By Katie Perry
BELLEVILLE – Downtown Belleville saw more men, women and even dogs come together on Wednesday to celebrate International Women’s Day than in previous years.
International Women’s Day is a day to empower women and celebrate their rights.
Chants filled the chilled air as men and women of all shapes and sizes held signs and marched through the streets at 4:30 p.m. One lane had been closed to traffic for the march, but some drivers in the other lane smiled and honked in support.
The voices of many shouted things like, “Women owe you nothing – No! Nothing” and “Women’s rights are human rights.” The call and response could be heard from a block away. Each response rang louder as the march progressed.
Sydney Jarvis was among the nearly 150 people who participated. “I didn’t expect to feel so included,” she said. “I came by myself so I thought I was going to feel alone, but I didn’t. It felt like a big community.”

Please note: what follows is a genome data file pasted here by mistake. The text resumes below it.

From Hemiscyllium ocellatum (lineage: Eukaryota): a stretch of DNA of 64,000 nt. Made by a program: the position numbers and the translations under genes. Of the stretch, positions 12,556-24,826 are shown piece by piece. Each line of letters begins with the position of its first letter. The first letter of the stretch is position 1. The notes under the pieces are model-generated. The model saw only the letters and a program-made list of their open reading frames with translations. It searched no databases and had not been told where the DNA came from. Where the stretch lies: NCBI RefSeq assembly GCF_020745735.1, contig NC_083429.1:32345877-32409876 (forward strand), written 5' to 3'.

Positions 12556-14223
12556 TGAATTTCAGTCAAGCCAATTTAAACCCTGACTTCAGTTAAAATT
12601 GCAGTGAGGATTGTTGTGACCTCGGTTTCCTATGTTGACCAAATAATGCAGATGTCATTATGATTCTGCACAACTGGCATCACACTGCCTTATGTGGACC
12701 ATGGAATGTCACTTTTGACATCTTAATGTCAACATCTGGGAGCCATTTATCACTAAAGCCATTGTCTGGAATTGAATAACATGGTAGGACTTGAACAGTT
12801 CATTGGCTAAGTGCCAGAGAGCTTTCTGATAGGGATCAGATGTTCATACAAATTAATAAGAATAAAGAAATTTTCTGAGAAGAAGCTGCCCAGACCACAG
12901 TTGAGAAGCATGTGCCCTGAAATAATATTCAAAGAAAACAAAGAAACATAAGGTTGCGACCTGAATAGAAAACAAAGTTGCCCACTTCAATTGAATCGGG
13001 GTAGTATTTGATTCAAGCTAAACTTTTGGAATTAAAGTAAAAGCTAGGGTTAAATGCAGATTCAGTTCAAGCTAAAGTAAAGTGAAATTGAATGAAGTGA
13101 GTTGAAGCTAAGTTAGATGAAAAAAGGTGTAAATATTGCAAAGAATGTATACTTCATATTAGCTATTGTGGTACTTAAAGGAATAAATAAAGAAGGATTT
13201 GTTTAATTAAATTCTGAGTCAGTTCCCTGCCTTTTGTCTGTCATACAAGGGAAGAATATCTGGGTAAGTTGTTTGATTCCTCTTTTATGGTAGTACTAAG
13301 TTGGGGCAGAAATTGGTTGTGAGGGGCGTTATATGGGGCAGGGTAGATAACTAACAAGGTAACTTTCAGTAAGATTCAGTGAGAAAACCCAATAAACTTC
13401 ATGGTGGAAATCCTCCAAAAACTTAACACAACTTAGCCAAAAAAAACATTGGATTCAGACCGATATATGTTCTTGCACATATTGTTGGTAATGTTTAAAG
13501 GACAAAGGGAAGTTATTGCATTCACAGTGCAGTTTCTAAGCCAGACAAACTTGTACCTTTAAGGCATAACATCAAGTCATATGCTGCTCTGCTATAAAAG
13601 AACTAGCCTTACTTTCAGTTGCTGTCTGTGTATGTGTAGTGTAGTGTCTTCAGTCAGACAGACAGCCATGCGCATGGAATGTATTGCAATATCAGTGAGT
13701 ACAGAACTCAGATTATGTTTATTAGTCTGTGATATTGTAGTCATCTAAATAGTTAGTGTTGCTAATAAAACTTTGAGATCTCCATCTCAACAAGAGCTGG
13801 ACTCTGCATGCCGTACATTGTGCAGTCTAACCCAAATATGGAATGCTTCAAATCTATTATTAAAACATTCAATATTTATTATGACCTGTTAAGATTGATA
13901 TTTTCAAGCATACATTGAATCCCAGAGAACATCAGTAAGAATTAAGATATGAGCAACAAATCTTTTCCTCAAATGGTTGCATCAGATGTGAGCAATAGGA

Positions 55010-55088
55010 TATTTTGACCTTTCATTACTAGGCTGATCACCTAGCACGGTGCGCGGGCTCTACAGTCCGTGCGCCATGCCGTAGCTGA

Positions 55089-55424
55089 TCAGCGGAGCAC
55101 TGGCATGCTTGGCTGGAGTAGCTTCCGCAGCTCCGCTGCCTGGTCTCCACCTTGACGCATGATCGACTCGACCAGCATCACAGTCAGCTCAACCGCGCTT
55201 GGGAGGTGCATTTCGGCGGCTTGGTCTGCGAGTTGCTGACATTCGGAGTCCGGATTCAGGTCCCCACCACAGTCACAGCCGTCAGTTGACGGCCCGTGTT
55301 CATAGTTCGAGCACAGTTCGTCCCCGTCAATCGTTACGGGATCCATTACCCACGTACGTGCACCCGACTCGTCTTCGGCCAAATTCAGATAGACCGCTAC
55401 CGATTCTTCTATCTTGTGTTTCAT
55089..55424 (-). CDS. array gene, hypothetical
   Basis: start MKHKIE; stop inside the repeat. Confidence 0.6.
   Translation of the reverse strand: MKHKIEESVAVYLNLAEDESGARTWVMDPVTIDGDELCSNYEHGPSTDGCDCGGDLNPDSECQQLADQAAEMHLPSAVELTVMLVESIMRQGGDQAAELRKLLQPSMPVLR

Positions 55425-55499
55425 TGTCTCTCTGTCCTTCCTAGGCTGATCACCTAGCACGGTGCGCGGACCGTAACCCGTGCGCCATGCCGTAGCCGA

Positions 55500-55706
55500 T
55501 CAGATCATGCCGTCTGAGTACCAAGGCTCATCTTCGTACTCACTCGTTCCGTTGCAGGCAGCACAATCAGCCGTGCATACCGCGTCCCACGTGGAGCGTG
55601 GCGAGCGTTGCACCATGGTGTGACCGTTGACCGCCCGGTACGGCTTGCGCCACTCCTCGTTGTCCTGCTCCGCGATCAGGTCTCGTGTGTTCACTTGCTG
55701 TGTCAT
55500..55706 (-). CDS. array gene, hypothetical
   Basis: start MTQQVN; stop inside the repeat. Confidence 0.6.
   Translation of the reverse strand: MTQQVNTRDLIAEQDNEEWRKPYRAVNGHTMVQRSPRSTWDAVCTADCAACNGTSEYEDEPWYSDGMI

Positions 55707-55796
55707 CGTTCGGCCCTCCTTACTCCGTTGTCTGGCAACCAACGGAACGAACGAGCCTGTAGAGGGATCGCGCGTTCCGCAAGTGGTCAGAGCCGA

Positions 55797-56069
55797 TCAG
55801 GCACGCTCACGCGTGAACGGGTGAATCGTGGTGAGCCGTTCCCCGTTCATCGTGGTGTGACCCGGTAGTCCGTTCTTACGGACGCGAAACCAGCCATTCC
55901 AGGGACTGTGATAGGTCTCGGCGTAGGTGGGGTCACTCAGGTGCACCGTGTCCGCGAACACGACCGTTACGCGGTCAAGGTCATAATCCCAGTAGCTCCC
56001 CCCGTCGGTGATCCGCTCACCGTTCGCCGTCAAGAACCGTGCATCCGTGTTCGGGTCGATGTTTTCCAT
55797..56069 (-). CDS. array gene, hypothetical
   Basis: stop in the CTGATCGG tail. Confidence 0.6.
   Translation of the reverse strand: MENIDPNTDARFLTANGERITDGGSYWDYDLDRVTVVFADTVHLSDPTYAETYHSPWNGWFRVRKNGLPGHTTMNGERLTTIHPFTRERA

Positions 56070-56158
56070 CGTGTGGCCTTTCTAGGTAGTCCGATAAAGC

“I felt alive,” Jarvis added. “I felt like I was doing something good. I felt a warm feeling in my stomach.”
The crowd returned to the Belleville Public Library, the march’s starting point, around 5 p.m. for a social hour. In the gallery on the third floor, food and warm beverages were laid out for the participants to enjoy. The food quickly ran out as the gallery filled up during the social hour.
Karen Fisk, an organizer of the event, apologized for the crowded space and for the shortage of food, but added, “I’m not really sorry – because that means there are a lot of you here, more than we expected.”
Around 6 p.m. there was a presentation by Katherine Govier, a Canadian novelist who founded the Shoe Project, which helps women who have immigrated to Canada tell their stories and cultivate their presentation and writing skills.
Govier explained that the women who participate in the Shoe Project are invited to bring the shoes they were wearing when they arrived in Canada and use them as the starting point for telling their stories. She shared some of those stories and talked about how the Shoe Project has grown since it started five years ago.